|For information only - not an official document.|
|CAUTION: ADVANCE TEXT||Press Release No: UNIS/SG/2573|
|Not for release until
8 p.m. 19 May
|Release Date: 22 May 2000|
|Secretary-General Introduces BBC World Service Millennium Concert
At Roseland Ballroom, New York City
NEW YORK, 19 May (UN Headquarters) -- Following is the text of Secretary-General Kofi Annan's remarks in introduction of the BBC World Service's Millennium Concert, delivered this evening at New York City's Roseland Ballroom:
I am pleased to welcome all of you to the Roseland Ballroom in New York City. This welcome is for everyone here who is waiting to listen and dance to the music of the Lincoln Center Jazz Orchestra and Wynton Marsalis; it is also for the millions who are listening on the BBC World Service and other radio stations around the world.
It is a special pleasure for my wife Nane and me to come to the Roseland, just a few blocks away from United Nations Headquarters. We all need to get away from the stresses and strains of work and problems from time to time, and I can think of no better way of doing this than through music. Hearing the right music has a special way of making you feel that everything is right with the world, even when your head tells you it ain't necessarily so.
This is certainly true of good jazz music. One hundred years ago, African Americans created some powerful musical styles that have since come to dominate and enrich the cultural landscape of the entire world. People who have studied the history of music say it all came from West Africa. (I feel proud when I hear that, because I come from there, too.) Once the passion and exciting rhythm of West Africa's music reached America, it was combined with European styles to create not only jazz, but also ragtime, blues, spirituals and gospel, too. Last but not least, it brought about the birth of rock'n'roll.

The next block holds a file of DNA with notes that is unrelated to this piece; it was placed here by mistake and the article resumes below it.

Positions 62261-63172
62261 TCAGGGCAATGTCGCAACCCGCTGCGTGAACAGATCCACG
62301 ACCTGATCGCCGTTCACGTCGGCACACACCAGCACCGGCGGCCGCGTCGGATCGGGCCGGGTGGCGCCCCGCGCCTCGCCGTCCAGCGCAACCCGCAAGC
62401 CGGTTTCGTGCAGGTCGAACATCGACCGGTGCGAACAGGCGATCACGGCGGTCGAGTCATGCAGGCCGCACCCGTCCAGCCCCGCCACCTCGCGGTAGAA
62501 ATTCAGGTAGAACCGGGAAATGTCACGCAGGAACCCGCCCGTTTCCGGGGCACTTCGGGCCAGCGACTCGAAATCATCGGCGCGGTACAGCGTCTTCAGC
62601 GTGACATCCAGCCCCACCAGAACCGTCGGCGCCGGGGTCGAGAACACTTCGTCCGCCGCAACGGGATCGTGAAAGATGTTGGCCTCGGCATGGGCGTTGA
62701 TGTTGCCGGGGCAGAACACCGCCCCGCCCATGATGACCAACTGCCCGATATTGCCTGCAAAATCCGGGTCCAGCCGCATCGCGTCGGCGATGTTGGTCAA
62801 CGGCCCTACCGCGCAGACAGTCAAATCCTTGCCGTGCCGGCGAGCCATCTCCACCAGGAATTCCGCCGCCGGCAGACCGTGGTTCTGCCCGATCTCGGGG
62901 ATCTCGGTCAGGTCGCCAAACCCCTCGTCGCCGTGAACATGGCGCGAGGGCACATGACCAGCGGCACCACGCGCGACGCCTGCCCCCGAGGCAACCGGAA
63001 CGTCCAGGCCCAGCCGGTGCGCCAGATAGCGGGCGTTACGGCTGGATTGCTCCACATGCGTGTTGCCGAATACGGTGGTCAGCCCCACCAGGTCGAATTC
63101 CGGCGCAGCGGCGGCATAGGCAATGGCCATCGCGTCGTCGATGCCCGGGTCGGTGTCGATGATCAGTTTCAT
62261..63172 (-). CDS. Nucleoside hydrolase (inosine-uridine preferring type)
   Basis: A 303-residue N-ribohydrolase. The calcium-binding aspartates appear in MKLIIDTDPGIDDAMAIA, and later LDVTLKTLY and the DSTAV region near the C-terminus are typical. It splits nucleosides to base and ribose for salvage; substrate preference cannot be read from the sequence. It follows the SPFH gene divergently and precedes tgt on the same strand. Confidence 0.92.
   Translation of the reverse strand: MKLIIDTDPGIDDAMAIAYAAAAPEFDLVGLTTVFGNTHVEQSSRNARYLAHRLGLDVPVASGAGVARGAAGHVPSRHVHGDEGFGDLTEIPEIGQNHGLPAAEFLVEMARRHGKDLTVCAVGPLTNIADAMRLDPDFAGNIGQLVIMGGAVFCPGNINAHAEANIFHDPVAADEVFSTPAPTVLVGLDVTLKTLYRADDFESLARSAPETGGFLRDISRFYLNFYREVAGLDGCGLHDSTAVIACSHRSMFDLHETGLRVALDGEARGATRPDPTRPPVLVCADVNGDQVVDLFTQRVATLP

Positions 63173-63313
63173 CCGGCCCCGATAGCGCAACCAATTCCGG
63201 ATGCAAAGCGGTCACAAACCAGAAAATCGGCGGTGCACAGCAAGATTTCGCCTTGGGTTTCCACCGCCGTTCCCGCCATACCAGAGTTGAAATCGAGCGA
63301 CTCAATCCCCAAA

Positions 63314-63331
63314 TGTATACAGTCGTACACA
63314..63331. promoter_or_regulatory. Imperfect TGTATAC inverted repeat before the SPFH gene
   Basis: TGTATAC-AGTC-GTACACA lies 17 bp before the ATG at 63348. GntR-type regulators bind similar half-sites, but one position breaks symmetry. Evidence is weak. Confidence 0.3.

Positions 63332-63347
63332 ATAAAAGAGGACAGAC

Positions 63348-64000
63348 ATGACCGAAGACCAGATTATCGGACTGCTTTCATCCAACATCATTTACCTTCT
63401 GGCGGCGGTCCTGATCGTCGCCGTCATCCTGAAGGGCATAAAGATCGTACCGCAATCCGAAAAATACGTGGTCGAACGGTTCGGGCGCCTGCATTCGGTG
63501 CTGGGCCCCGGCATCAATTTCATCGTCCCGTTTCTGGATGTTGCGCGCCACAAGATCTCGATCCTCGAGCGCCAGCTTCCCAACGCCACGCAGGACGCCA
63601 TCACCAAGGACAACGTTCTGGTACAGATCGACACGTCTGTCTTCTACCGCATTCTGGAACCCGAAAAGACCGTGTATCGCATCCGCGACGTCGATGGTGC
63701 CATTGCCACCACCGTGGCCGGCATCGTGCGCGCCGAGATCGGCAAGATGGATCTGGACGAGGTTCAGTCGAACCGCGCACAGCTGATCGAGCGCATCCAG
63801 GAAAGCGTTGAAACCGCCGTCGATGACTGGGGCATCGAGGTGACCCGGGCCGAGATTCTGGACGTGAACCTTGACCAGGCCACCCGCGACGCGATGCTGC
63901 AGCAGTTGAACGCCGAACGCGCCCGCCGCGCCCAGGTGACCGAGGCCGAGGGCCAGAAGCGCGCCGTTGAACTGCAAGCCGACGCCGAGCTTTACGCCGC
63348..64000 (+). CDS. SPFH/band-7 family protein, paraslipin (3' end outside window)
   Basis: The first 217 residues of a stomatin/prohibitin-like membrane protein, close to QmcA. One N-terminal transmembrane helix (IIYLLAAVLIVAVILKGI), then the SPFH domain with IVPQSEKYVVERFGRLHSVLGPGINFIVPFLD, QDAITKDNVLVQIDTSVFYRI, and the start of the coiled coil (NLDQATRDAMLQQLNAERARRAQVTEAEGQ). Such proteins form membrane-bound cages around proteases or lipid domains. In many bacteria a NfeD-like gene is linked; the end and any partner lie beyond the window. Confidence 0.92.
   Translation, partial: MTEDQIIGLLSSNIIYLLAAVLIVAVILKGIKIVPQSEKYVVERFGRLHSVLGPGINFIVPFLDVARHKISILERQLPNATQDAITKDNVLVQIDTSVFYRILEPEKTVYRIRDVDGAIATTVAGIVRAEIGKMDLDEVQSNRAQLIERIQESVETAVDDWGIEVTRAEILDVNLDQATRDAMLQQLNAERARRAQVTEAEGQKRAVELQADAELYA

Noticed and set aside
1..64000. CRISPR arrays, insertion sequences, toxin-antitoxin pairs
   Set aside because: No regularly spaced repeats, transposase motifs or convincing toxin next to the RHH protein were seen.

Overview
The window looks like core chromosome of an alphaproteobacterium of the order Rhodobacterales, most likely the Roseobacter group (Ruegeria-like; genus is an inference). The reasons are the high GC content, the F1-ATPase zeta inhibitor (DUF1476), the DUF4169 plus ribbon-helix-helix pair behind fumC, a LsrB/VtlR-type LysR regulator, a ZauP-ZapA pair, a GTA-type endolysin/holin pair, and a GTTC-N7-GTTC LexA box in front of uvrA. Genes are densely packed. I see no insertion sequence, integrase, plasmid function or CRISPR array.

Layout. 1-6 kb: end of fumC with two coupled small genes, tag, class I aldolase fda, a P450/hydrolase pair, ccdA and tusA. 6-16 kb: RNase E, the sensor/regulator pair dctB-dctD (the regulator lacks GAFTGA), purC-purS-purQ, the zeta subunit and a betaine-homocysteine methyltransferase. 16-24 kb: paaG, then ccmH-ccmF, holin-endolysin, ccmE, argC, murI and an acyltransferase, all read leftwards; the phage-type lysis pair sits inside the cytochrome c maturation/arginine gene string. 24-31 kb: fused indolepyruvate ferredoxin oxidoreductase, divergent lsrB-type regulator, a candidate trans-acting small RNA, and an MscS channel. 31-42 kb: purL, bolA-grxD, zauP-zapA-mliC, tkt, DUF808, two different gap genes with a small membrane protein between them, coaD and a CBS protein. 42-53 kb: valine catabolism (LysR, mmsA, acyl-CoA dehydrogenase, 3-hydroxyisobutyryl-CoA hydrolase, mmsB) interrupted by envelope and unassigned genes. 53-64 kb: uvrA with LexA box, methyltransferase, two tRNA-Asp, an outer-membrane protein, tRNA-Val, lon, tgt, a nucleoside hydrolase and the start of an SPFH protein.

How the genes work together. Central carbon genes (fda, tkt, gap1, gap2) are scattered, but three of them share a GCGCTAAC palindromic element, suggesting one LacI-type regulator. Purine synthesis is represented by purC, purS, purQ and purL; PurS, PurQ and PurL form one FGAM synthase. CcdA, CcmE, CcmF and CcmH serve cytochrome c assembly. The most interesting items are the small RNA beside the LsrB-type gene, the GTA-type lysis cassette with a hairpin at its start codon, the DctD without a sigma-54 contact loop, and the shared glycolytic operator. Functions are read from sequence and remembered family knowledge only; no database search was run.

But however jazz started off in Africa more than a century ago, there is no doubt that here in New York today we have with us some of America's greatest jazz performers. The Lincoln Center Jazz Orchestra is composed of 16 superb musicians. Wynton Marsalis will be introducing them to us individually later on. As for Wynton, this is the second milestone he and the United Nations have marked together: he played for us in the General Assembly Hall when we celebrated the fiftieth anniversary of the Universal Declaration of Human Rights a couple of years ago.
To hear the sound of Wynton's trumpet is to know that humanity can rise above difference and dispute to reach a higher chord.
This concert was made possible by Jazz at Lincoln Center, an organization whose performances and educational programmes ensure that jazz continues to have a bright future. And they're always full of surprises. For this concert, Wynton Marsalis is reminding us that jazz was originally not music for the concert hall, but music for the dance hall. So here at the Roseland Ballroom tonight, there are no rows of seats. Most of us are up on our feet and ready to dance.
For those of you who are unable to dance with us in person, I am delighted that tonight’s concert is being broadcast in the BBC World Service Millennium Concert series. I am a lifelong fan of the World Service, and this impressive series has featured musicians from many parts of the world and from many different musical traditions -- from Western and Arabic classical to Indian sacred music; from Latin American samba to Japanese drumming and African song.
The series reminds us that music is a language without borders, and an experience without barriers. It doesn't care about what background you have or what passport you carry. It just wants to be heard and enjoyed.
And so wherever you may be in the world tonight, I hope you will feel free to join in the dancing. Let's do it now. Please welcome, everyone, the Lincoln Center Jazz Orchestra with Wynton Marsalis.
|* * * * *|